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Dublin: 6°C Wednesday 1 December 2021
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'We said they can shove water meters up their arses, now they can shove concessions up their arses'

Justice Paul Gilligan said “The court cannot stand idly by while those who defy it go free”.

Image: Sasko Lazarov/Photocall Ireland

THREE WATER PROTESTERS who were in court over breaching a 20-metre exclusion zone around Irish Water meter installers have each been given suspended sentences of 28 days.

The judge said that none of the three defendants “appreciated the gravity” of breaching the High Court order to stay a certain distance away from the Irish Water meter installers.

Handing down the sentence, Justice Paul Gilligan said that the court “cannot stand idly by while those who defy it go free”.

He added that the “authority of the court must be respected” and that the defendants’ position that they had done nothing wrong was “hard to comprehend”.

The sentence was suspended for six months on the condition that the three men do not breach the exclusion zone order, which was enacted by Justice Paul Gilligan on 5 November, with nine protesters ordered to abide by it or face contempt charges.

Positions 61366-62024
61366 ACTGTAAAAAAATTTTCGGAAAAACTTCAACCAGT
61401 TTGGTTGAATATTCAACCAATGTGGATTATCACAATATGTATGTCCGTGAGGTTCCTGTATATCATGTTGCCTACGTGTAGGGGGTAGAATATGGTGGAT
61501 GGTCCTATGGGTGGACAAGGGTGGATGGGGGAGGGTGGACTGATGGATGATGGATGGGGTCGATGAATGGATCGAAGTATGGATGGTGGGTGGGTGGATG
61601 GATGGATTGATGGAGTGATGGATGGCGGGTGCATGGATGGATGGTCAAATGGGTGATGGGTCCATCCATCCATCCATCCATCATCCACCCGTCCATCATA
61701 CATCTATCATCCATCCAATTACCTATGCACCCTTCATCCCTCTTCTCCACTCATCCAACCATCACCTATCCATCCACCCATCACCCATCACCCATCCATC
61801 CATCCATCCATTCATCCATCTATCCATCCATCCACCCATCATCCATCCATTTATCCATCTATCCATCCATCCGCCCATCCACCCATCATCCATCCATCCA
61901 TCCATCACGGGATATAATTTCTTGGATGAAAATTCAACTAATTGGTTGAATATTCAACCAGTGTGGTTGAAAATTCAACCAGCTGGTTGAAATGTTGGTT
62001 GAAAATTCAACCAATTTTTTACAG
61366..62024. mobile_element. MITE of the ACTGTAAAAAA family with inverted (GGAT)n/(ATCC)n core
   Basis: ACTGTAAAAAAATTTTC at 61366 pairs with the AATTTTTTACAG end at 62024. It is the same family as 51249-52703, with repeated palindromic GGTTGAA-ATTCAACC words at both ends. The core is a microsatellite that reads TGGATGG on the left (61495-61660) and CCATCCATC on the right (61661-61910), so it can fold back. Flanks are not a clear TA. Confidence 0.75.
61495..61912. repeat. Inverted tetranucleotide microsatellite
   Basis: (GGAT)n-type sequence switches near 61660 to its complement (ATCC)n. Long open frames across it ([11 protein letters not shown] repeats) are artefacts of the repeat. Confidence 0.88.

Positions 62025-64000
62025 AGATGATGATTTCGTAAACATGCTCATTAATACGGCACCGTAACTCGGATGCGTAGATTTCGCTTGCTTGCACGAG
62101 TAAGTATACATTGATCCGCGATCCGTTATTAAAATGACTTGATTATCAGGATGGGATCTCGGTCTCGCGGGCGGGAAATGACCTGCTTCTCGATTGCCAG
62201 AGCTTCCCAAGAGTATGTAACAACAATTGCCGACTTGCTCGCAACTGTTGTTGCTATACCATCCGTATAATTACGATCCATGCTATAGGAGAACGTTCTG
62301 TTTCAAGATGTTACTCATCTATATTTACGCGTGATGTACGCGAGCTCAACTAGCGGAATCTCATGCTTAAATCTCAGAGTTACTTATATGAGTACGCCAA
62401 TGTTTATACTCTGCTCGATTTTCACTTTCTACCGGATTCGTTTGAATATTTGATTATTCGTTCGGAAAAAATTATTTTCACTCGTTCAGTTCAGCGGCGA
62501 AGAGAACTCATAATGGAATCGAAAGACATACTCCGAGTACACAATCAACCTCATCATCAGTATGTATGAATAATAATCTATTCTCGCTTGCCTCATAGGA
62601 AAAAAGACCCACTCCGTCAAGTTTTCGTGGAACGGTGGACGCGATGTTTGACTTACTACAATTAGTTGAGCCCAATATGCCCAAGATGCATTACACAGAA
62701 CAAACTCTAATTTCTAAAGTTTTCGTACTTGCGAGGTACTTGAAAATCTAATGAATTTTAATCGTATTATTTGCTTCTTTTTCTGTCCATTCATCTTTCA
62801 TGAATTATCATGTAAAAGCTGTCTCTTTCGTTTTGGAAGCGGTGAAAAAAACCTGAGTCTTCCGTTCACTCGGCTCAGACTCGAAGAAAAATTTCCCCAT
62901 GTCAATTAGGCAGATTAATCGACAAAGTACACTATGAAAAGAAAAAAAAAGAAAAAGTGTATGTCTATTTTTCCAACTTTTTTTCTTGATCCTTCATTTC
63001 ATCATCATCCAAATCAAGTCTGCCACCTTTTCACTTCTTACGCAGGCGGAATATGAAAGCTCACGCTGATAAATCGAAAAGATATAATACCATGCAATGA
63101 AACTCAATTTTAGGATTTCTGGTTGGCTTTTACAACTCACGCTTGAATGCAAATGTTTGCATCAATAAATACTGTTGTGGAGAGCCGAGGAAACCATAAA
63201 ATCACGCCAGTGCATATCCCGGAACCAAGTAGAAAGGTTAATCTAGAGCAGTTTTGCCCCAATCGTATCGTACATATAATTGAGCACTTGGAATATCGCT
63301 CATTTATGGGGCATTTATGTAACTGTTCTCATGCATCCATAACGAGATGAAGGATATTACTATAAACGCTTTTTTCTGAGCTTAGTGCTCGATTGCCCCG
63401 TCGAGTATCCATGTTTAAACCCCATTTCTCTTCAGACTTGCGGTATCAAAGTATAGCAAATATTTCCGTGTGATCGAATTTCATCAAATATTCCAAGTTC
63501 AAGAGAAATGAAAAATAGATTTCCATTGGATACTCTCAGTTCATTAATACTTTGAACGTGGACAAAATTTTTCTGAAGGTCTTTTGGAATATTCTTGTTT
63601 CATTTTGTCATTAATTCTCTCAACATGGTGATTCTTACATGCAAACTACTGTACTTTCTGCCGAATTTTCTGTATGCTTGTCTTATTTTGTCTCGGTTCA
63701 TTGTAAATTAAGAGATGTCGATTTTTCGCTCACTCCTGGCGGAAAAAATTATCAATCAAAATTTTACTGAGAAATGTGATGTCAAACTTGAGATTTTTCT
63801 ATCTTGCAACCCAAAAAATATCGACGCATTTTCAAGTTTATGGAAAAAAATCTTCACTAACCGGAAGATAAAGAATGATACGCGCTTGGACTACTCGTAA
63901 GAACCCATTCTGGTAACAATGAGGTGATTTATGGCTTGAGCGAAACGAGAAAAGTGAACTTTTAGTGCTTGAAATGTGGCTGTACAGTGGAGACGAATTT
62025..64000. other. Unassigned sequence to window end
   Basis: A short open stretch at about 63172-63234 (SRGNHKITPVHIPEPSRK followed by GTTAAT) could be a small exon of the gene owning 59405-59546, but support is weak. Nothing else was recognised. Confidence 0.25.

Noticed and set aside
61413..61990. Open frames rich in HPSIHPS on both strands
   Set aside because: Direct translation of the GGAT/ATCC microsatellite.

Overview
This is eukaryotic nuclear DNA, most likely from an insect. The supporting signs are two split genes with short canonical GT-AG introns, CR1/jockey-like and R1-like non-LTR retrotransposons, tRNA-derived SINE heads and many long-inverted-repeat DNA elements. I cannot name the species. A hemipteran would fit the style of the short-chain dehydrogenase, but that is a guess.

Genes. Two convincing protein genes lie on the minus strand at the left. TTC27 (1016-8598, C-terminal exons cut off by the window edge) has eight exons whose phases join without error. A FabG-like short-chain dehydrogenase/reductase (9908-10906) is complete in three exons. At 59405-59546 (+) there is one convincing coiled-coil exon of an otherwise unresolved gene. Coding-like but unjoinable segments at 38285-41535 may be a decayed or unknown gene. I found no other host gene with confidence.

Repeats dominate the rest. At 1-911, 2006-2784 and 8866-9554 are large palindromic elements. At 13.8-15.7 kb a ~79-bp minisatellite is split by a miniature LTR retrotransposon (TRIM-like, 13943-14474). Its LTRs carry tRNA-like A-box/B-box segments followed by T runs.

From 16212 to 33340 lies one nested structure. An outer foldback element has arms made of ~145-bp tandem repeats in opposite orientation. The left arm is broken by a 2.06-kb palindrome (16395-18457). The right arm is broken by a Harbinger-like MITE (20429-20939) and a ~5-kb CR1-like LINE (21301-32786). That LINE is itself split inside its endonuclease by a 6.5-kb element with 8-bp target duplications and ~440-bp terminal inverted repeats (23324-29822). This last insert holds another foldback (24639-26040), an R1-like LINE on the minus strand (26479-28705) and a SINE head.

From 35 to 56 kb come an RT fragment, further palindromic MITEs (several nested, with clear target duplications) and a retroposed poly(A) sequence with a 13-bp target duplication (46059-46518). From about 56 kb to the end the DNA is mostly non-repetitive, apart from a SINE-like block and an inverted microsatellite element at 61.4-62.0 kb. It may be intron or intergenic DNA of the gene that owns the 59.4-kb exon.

The three – Paul Moore of Mount Olive Grove in Dublin, Damien O’Neill of Greenwood Park in Dublin, and Terrance Sheridan from Kilbarron Park, Dublin – were before Justice Gilligan at the Criminal Courts of Justice today after GMC Sierra, the company installing the meters, asked the High Court to intervene.

All three had not denied in their affidavits that they had been inside the exclusion zone, but all denied that they had been in any way violent.

On Monday, the court was shown videos which showed the men within 20-metres of works, but Justice Gilligan said today that he was not satisfied that these videos had been authenticated.

The court was told that on 11 November, O’Neill was observed interfering with works, but said that he had done this because an elderly resident had become agitated. Justice Gilligan said that he was only there to judge one issue – whether the order had been breached – and could not take any reasoning into account.

In the cases of Moore and Sheridan, an affidavit by an independent observer, as well as witness testimony, put them among a group of protesters who led a slow walk of GMC Sierra vehicles out of an estate.

Cahir O’Higgins, solicitor for Moore and Sheridan said that Justice Gilligan had been “fair and even-handed” and said his clients would “continue to protest in a peaceful and respectful way” and “not doing anything to put themselves in jeopardy”.

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Justice Gilligan had asked the protesters on three occasions if they would give an undertaking not to breach the exclusion zone. On all occasions, no undertaking was offered.

A fourth man, Derek Byrne had proceedings against him struck out on a legal technicality on Monday.

Outside the court, Byrne said that this had become “a case of the Irish government against the Irish people”.

Source: Video TheJournal.ie/YouTube

Additional reporting by Christine Bohan

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